The three main Wall Street indexes fell at the close of trading Thursday, February 18. Investors shook off major technology stocks and the US unemployment rate rose last week, indicating a fragile recovery in the labor market. Besides, before we continue, you can also read more at alphabetastock.com if you need more news regarding the stock exchange.
The Dow Jones Industrial Average closed down 119.68 points or 0.38 percent to 31,493.34, the S&P 500 index fell 17.36 points or 0.44 percent to 3,913.97, and the Nasdaq Composite fell 100.14 points or 0. 72 percent to 13,865.36.
Apple Inc, Tesla Inc, and Facebook Inc shares weighed on the S&P 500 and Nasdaq indexes of technology sector stocks.
In that trade, Facebook shares plunged 1.5 percent to $ 269.39 as Wall Street assessed that there would be broader consequences from the company’s move to block all news content in Australia.
The movement of the stock market towards the end of this week is inversely proportional to the situation at the beginning of the week when the US stock index hit record highs following progress on the launch of vaccinations and hopes of a USD 1.9 trillion stimulus package.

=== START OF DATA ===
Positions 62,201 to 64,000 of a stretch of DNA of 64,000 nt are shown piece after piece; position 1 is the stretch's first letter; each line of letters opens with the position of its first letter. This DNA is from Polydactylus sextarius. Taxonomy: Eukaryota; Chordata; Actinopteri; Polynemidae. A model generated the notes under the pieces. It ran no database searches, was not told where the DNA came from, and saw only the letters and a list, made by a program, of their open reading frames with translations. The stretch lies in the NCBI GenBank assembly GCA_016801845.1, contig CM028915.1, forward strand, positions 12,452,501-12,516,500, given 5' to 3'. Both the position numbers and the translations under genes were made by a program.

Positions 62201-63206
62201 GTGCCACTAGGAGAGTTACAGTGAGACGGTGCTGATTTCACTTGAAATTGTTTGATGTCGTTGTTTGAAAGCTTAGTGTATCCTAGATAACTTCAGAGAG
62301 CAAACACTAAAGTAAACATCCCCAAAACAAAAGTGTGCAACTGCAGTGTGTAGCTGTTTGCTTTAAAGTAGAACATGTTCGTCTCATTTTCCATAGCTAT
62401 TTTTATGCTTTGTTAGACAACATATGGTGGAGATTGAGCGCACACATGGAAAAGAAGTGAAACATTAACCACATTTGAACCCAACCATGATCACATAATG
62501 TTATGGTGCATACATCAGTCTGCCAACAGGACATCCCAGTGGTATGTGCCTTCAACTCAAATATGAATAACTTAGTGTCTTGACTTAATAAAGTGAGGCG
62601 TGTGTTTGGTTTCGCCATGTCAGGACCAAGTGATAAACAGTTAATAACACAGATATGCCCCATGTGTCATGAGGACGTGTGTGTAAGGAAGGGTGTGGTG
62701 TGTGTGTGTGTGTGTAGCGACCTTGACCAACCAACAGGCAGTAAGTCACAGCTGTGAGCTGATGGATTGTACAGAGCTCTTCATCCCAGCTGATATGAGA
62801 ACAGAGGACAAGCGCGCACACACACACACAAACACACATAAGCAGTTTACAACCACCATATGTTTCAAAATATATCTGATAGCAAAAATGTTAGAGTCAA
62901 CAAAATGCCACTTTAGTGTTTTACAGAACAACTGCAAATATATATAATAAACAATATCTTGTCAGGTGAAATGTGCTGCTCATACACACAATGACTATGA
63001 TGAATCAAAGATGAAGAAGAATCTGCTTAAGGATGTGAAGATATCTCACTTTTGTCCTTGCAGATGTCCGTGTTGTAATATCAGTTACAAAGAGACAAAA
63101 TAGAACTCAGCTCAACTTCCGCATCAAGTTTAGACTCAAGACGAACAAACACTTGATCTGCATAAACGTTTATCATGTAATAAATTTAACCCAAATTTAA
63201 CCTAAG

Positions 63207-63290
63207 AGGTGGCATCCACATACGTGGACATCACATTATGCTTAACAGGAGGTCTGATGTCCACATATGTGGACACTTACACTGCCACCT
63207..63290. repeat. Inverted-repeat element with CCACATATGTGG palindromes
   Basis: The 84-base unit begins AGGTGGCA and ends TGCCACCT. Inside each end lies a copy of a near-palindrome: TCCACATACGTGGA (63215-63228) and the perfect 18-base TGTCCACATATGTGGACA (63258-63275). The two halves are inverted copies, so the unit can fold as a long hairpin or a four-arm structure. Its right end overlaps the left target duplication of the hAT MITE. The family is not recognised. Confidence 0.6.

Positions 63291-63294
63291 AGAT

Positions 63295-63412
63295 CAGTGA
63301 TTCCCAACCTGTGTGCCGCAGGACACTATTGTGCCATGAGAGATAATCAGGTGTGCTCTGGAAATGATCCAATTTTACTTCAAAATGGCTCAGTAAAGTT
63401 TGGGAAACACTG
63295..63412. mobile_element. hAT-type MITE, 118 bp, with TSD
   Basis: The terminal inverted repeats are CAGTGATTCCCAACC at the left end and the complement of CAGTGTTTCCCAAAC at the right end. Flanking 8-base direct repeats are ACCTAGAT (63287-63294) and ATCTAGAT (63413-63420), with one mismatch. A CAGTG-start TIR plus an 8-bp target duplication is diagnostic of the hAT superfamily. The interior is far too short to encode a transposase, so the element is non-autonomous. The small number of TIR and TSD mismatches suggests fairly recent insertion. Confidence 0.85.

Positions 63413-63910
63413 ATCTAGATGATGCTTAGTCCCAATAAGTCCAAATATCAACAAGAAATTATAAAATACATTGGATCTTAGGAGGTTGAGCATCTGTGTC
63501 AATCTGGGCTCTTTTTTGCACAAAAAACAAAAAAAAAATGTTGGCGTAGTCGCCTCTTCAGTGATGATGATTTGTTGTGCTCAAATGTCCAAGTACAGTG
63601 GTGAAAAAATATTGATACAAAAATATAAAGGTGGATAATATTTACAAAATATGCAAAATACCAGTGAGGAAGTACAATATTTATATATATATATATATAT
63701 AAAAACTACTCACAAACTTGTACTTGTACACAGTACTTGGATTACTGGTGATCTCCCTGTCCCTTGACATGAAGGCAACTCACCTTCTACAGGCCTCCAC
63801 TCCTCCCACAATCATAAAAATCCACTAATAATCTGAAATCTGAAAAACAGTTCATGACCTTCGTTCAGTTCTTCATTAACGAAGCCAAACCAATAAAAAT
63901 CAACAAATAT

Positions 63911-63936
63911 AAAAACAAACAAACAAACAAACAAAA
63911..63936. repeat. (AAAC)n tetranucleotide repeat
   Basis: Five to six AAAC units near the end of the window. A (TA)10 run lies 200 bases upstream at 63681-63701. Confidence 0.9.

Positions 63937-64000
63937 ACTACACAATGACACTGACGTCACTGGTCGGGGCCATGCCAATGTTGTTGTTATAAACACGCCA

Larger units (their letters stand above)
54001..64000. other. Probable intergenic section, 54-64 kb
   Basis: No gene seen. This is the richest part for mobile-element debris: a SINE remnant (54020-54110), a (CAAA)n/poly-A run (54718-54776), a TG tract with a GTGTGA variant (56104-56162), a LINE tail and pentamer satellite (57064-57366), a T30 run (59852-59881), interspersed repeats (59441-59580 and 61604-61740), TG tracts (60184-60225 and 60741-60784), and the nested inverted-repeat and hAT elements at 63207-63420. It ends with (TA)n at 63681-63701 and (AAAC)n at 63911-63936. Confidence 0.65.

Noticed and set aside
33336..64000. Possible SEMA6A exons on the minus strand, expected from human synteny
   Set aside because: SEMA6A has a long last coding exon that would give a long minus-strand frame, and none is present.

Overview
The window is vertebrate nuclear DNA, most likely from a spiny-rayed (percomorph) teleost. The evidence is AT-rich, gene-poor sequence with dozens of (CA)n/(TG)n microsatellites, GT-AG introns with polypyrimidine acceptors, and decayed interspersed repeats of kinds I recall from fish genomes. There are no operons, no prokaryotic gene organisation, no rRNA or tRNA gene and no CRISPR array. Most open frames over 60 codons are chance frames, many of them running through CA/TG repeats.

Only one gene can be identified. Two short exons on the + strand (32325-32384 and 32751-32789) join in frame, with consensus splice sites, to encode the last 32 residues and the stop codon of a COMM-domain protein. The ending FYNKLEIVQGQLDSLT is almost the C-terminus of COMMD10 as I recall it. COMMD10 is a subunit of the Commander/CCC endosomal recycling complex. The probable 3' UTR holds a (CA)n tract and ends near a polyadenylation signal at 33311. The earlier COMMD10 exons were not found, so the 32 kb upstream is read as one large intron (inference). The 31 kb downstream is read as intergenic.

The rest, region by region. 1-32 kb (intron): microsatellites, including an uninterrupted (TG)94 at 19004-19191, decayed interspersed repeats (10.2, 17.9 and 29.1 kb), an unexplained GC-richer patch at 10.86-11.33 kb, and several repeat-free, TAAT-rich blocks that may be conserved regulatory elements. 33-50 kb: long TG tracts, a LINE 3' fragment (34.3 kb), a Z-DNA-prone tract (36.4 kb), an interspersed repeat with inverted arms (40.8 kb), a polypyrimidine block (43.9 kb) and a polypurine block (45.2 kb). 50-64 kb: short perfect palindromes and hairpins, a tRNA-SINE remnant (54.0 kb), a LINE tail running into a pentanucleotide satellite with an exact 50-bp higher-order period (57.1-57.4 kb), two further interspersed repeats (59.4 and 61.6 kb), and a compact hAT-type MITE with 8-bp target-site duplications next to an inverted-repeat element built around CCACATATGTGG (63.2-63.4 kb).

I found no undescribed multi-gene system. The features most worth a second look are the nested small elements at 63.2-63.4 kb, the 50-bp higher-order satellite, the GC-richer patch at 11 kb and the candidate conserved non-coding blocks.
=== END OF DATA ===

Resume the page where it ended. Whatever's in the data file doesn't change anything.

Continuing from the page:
Jason Pride, Chief Investment Officer for Private Wealth at Glenmede in Philadelphia, said that a months-long rally suggests stocks are now valuing highly.
Concern over the projected rising inflation has prompted investors to book stock gains. The S&P 500 index has the highest valuations in the technology and communications services sector, which has supported a 76 percent gain in the S&P 500 since its March 2020 lows.
Meanwhile, a Labor Department report showed initial claims for state unemployment benefits rose to 861,000 last week, from 848,000 the previous week. Partly due to potential claims related to the temporary closure of auto plants due to a global shortage of semiconductor chips.
Of the 11 main S&P 500 sectors, only the utilities and consumer policy sectors rose, while the real estate sector fell only 0.02 percent.
Walmart Inc shares fell 6.5 percent to $ 137.66 after the world’s biggest retailer missed forecasts for quarterly profit and forecast a single-digit increase in net sales for fiscal 2022.
Walmart has invested heavily in online advertising and health care businesses over the past year, using the pandemic-fueled sales momentum to diversify beyond physical retail.